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    Like I said, I'm not trying to convince you of anything other than the plain and simple fact that if you lose a final on this old 8 in the middle of a job, you are going to be in trouble. A transmission swap in the field would be pretty straightforward on a high drive, and you don't have to worry so much about dead axles, sprocket presses, bevel gears, and people with the experience to accomplish the job.
     
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  13. Shimmy1

    Shimmy1 Senior Member

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    Completely agree, but still a better option IMO than any H.


    And I still run and like a 7G. I'm in the same boat.
     
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  14. nicky 68a

    nicky 68a Senior Member

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    Some good comments here chaps.
    I’ve owned lots of D8H and D8K tractors over the years and I love them.Parts are relatively simple and cheap to buy as there are loads of non oem manufacturers around selling them still.
    But,I sold my last 2 D8H tractors back in 2018.They we’re in sharp order and working around 500 clock hours every year with very few problems other than constant fiddling and tweaking with them.
    Any issues with finals and bevelcasings etc would immediately require highly skilled fitters with all the special tooling.These chaps are now an extreme rareity in the UK and are disappearing for ever.
    Also,some parts are now hard to source in a hurry.Years ago,there would be breakers yards all over the country with tons of old cat parts allways stocked.Today,they are almost gone.
    Our Cat dealers are not interested in helping out customers in any way like they were years ago and if you intend to run an old D8H seriously,then I would reccomend you buy at least one more as back up.
    I’ll tell you this……..running 2 old D8’s is a headache,but only running one is an absolute nightmare.
     
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  15. MattR

    MattR Well-Known Member

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    Exactly. It's finding qualified personnel to help. Final drives in particular.
     
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  16. nicky 68a

    nicky 68a Senior Member

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    I only run plant as abit of a sideline to get me out of the office,and I’ve had to move with the times to keep getting the sort of jobs I like.
    Almost nobody here in the UK has the intelligence to hire an old D8H and pull scraper that will bring their projects in well under budget.They simply can’t get past using a digger,dump truck and a D6 even though I can move their muck at upto half the price.They allways look at the fuel burn and nothing else.
    I only survived with the old d8 and boxes because I’ve been at it for 30 years and allways get enough work that I wanted.
    But,if I was looking to start up in the game today,an old D8H would be the very last machine I would buy.
    Sorry for the negativity,but that’s my opinion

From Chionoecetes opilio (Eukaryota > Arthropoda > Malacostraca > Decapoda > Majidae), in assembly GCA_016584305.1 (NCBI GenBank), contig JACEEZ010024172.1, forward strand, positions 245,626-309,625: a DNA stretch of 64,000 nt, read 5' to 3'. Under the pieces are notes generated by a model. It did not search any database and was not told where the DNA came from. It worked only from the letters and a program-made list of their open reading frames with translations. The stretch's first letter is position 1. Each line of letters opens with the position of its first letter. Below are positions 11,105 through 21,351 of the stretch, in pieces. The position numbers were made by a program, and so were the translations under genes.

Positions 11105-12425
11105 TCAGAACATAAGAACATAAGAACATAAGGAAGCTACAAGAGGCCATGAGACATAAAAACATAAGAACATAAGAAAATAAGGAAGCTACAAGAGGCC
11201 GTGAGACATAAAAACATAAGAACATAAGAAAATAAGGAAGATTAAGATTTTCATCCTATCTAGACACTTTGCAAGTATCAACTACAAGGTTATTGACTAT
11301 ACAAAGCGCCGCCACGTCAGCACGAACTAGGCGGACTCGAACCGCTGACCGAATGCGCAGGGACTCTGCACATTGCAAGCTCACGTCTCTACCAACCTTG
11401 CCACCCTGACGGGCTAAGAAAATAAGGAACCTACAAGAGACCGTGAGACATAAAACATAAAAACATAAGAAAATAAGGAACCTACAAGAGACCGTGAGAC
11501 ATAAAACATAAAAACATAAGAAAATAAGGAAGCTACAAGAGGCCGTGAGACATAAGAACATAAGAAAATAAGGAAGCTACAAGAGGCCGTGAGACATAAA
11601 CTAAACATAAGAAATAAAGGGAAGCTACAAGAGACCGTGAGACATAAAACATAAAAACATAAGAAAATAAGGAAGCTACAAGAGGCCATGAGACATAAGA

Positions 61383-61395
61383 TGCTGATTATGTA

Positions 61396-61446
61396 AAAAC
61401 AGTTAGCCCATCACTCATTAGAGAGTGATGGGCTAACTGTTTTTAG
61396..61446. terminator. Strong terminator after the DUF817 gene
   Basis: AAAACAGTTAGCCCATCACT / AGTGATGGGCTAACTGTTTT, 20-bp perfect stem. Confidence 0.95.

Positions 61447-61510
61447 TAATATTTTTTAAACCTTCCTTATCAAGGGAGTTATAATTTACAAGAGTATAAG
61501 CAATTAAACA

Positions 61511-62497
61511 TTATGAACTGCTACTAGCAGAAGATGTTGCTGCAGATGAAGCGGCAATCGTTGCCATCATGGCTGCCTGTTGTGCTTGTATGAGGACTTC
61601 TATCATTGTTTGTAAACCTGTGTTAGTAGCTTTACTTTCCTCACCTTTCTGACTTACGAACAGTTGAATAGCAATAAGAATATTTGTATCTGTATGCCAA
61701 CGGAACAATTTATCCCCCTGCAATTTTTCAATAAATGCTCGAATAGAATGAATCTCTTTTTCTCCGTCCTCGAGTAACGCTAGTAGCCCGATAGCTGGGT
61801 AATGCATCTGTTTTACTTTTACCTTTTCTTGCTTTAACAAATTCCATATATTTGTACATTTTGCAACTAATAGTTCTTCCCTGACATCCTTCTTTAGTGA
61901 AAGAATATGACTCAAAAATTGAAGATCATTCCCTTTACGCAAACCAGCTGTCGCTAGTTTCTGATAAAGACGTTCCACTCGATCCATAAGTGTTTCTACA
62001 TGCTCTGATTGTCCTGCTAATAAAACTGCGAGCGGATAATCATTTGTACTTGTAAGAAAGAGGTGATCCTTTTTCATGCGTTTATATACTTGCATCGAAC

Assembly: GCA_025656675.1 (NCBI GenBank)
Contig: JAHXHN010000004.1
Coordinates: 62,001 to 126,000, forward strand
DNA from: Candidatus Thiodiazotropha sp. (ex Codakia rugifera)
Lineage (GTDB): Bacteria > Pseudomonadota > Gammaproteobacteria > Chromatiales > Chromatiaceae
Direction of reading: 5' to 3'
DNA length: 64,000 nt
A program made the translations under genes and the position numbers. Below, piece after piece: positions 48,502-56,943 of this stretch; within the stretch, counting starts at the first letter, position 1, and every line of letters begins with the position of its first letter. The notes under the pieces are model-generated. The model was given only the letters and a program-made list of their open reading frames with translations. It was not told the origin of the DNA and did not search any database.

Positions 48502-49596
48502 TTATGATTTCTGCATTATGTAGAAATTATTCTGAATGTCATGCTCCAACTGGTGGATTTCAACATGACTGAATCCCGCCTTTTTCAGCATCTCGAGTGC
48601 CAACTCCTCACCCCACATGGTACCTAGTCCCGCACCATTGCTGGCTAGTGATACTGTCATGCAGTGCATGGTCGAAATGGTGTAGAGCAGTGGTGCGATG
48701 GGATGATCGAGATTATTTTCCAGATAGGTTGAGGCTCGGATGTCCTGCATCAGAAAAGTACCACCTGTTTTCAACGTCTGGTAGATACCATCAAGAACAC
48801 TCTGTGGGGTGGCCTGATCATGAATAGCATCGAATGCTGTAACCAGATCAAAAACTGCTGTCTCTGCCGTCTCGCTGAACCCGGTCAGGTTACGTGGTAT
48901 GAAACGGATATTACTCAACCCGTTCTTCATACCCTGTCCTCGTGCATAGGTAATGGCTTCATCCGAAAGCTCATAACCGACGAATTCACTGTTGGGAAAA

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  17. D8HCattle

    D8HCattle Active Member

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    That’s a great point, I might add though… I’m my maybe small group of D8H owner/operators/service(r’s) I have not heard of the H/K failing like that. Yeah the oval track is old. But still has it’s pluses over high tracks, Deere still runs oval on their biggest dozers. It’s a simpler design and I think historically there are less Catastrophic failures if serviced to spec. There is a good point though in selling now and moving to something modern, and not as big and clunky. I’m kinda a sucker for the H and K. I think Cat made these very well, if kept up with servicing and addressing maintenance issues as they come and not ignoring, the H/K is a great reliable dozer.
     
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  18. D8HCattle

    D8HCattle Active Member

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    Thank you! Nice looking matching on your profile. Do you charge differently for jobs that deal with Rock and ripping vs, jobs that don’t?
     
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  19. nicky 68a

    nicky 68a Senior Member

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    These days I have much newer Cat dozers that I use on certain jobs if I fancy doing abit to earn some money.
    They are in good order and considered relatively new.As a result,I get frequent enquiries and turn lots of deceant contracts down.This was never the case with the old D8’s.Apart from existing customers,very little new work ever came knocking on the door.
    I suspect the OP may have the same problem if he was looking for hire work for his old D8.It’s one thing using them on your own contracts (they are pretty good) but another thing entirely trying to attract new hire customers
     
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  20. D8HCattle

    D8HCattle Active Member

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    Definitely seems to be the case running and old equipment. I think most people like to just walk around old H’s and talk about the glory days rather then hire them out :).